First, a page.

SOUTH PARK: 'Last Of The Meheecans'
'Last Of The Meheecans' may not carry on last week's unexpectedly affecting story, but it does continue what is looking like something of a revival for South Park. Like many of the series' best episodes, it has plenty of clever, subversive points to make, but is first and foremost incredibly funny, as well as featuring Cartman taking a game way too far, a hummable tune, plus one of those inspired Randy Marsh non-sequiturs that have made the character so beloved.
It is also testament to what an inspired addition to the series Butters has been. I complained that last week's Community landed in an uncomfortable middle-ground where the group taking out all their anger on one good-hearted man came across as mean rather than funny because they didn't take it far enough. Butters is a perfect example of how to do that sort of comedy right: a near-angelically naive little boy, punished in the most ridiculous and over-the-top ways for his attempts to be the best friend to the world he can.
It's also useful for Trey Parker and Matt Stone to have a completely blank slate of a character, whose personality is defined so much by his imagination and how he sees the world around him that he can fit into just about any situation. Even Stan, who until the past two episodes was probably the least defined of the show's lead characters, is too wry and knowing to be turned into an unintentional Mexican revolutionary. By the series' distinctive logic, however, it makes perfect sense that Butters would continue playing 'Texans vs Mexicans' even after getting hopelessly lost and then 'adopted' by a couple who mistake him for a real Mexican boy, because nothing fills him with dread quite like the idea of letting someone down - even if it means doing all their housework and eventually leading a mass migration into Mexico.
For some reason, it never occurred to me until I watched 'Last Of The Meheecans' (given my affinity for terrible puns, I laughed very hard when that title appeared on-screen) how epic a lot of these South Park episodes are. There are the fantasy episodes like the Imaginationland trilogy, of course, but what I'm really talking about are ones like these, which mainly revolve around the boys interacting with more grounded concerns such as immigration and American national pride. The Simpsons have gone on holiday to various countries, but I can't think of any series other than South Park which uses scope quite so effectively to make its points. Futurama occasionally visits different planets, but mostly just to mix the environments up a bit or in service of a gag, making it feel like the characters are just moving between different sets. South Park feels much bigger, because when its characters cross borders, it is rare that there isn't some strong guiding purpose behind it.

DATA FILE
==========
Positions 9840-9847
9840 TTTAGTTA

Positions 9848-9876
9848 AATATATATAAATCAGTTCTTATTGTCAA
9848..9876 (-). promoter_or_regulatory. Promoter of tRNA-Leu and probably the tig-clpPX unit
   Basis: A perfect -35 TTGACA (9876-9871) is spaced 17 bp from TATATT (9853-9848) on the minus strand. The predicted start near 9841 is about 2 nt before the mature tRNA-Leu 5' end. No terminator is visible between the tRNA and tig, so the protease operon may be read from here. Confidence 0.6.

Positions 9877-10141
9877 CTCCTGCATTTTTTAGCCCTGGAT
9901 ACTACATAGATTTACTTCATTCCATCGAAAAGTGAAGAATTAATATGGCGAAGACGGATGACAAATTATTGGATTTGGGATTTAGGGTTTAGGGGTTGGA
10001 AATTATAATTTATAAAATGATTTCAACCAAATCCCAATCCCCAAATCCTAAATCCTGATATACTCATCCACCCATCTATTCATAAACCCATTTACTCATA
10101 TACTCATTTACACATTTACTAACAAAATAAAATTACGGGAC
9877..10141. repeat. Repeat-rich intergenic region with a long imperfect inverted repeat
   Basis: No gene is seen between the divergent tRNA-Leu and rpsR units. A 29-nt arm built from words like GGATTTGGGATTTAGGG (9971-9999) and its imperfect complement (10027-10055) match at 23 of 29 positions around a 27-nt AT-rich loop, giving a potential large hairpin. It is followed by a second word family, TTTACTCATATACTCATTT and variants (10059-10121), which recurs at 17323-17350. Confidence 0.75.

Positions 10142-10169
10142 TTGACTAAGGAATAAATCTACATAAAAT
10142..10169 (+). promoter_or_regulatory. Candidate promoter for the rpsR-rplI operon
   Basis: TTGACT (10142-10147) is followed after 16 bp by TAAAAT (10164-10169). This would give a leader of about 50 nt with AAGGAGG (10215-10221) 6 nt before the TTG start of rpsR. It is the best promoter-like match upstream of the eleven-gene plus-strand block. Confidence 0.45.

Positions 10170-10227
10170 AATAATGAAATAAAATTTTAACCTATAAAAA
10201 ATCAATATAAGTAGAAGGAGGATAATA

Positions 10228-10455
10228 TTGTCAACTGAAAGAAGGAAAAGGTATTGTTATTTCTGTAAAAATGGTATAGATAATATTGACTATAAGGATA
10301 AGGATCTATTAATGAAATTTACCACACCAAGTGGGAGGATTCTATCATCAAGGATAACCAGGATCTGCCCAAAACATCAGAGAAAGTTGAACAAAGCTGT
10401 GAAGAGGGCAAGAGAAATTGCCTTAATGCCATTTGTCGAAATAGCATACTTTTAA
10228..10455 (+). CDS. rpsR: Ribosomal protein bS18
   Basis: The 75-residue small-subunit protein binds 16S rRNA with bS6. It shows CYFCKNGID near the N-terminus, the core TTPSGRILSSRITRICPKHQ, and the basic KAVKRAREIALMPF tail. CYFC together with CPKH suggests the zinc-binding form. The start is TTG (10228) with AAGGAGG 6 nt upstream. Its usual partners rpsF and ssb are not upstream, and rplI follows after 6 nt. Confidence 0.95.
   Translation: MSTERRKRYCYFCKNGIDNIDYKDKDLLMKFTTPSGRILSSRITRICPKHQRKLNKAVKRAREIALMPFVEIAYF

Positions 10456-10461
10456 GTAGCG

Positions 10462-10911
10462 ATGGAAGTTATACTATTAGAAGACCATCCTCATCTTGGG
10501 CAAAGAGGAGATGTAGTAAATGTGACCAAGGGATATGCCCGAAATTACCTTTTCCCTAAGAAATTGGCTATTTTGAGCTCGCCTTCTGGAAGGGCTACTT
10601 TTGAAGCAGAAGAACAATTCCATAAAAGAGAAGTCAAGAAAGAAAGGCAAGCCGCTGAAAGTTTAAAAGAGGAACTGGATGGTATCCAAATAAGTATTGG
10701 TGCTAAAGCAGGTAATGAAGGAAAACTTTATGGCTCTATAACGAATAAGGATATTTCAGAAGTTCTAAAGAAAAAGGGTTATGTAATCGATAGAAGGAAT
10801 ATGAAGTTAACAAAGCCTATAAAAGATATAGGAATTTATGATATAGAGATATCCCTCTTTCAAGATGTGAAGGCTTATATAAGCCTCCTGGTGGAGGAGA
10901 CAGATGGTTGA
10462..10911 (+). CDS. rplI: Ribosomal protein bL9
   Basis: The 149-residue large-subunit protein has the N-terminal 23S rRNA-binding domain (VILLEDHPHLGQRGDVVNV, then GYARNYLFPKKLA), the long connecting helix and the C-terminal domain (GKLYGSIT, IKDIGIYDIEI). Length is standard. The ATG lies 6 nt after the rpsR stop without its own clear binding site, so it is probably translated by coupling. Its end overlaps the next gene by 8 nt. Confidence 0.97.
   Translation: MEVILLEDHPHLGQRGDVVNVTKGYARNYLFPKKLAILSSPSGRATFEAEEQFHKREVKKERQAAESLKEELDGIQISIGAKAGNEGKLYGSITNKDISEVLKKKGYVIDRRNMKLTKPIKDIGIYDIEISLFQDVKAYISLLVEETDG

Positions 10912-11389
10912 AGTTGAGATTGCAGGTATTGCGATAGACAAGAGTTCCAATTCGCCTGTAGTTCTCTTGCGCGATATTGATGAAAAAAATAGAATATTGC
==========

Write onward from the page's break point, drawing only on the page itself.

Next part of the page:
Last night's episode spanned Colorado, Texas and Mexico and even though many of the locations looked pretty similar, the themes being tackled gave it a real sense of scale. South Park's world feels much bigger than Futurama's universe, to me at least. As is quite often the case on the programme, 'Last Of The Meheecans' started small, with the boys playing a game of border defence and not noticing that Butters hadn't made it home ("Butters is one of those people that you can never remember if he was there or not."), before escalating that idea into a story about the dehumanising American view of border-hopping Mexicans ("Window... window... Windex... Windex!") and then escalating once again into how much America relies on immigrant work to be able to see itself as a land of opportunity and prosperity.
I suppose a little more could have been to show how much America would miss the immigrant labour once it is gone, but that clearly wasn't the episode's main concern (and I think is a point the series has made before, anyway) and Randy's glorious Darth Vader 'NOOOOOOO!' at his leaf-covered lawn made the point succinctly and hysterically enough that it didn't need to be revisited.
No matter how intelligent an episode's ideas, South Park is first and foremost a comedy and therefore should be judged on how many laughs it gets. (I'd say that the previous two episodes were exceptions, though, because they were clearly aiming to do something different to normal). 'Last Of The Meheecans' could have felt preachy - the points were clever, but the way in which they were made was often very on-the-nose - had it not been so regularly hilarious. From Butters... sorry, 'Mantequilla' (which I gather is, of course, the Spanish word for butter) enjoying a Life Of Brian moment, standing naked by an open window as he realises he has accidentally become a people's champion, through to the set-piece showdown between Butters and Cartman at the Mexican border - nice bit of foreshadowing with the piñata, by the way - this was an episode which had lofty goals in its comedy as well as its story, and hit just about all of them.
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